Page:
VirtualBox from Oracle is an amazing and free application if you like testing different operating systems without messing up your original operating system or Master Boot Record (MBR). VirtualBox allows you to virtually install operating systems and do all kinds of risky experiments, because if you mess up, you won’t hurt your computer.
VirtualBox is also useful if you like to test operating systems before their final release. For example, Windows 8 beta was released recently. If you want to try it out without making any change to your MBR, you can simply download the iso file and install it inside your current operating system. It’s just another window on your desktop that starts up a whole new operating system of your choice.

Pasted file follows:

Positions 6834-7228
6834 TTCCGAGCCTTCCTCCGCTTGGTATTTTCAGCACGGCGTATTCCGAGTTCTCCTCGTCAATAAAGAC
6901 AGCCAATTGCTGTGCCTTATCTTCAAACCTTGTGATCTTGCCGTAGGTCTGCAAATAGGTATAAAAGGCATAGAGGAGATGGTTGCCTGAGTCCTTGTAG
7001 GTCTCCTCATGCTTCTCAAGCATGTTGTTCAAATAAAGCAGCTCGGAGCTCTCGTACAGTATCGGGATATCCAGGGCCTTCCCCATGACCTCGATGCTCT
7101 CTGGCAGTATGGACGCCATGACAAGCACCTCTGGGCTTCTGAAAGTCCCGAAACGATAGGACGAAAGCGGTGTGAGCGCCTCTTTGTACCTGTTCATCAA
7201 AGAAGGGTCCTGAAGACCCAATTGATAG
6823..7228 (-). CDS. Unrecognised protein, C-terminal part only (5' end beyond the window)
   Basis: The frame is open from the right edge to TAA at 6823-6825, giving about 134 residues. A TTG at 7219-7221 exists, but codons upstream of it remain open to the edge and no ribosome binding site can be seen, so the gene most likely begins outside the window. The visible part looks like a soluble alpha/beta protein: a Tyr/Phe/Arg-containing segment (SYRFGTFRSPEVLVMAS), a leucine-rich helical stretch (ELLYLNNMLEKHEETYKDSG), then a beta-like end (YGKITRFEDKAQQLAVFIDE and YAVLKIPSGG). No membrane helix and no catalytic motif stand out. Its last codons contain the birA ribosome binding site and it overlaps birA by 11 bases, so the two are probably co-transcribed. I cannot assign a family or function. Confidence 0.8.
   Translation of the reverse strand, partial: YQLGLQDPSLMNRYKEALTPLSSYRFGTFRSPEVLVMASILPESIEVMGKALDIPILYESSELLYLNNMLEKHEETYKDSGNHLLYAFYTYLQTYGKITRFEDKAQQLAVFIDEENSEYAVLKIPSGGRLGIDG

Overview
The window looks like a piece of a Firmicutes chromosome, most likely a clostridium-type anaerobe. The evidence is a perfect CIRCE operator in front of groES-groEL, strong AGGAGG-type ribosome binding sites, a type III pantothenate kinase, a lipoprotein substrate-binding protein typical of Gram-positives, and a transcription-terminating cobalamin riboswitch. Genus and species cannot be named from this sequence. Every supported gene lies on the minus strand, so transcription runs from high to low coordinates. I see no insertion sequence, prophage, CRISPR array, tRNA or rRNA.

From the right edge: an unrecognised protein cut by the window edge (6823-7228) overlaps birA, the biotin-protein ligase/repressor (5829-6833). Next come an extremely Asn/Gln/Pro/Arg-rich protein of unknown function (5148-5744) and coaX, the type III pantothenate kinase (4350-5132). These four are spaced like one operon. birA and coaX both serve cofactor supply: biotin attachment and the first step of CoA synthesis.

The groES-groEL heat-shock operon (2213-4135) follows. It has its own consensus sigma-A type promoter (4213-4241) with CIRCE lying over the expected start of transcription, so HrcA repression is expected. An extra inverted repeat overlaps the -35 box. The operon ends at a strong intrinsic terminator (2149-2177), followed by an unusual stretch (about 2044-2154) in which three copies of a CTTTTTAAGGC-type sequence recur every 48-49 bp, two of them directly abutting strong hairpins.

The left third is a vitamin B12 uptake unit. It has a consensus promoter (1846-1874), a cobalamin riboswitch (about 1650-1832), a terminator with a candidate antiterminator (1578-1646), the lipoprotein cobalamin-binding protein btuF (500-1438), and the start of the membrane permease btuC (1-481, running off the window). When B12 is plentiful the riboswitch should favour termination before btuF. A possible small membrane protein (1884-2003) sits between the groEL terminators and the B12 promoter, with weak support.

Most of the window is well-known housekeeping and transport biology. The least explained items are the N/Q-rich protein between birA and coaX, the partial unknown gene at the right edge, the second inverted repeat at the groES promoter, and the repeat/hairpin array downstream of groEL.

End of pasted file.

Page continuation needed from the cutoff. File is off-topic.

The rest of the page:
However, most people want to connect their host hard disk drives to the guest operating system. For your information, the host OS is the operating system you’re actually using, while the Guest OS refers to the OS virtually installed inside VirtualBox. When you install an operating system in VirtualBox, you can’t connect to your hard disk drives right off the bat.
That’s why we wrote up this tutorial. For the purpose of this tutorial, we’ve used Windows 7 as the host operating system and Windows XP as the guest OS. Let’s begin.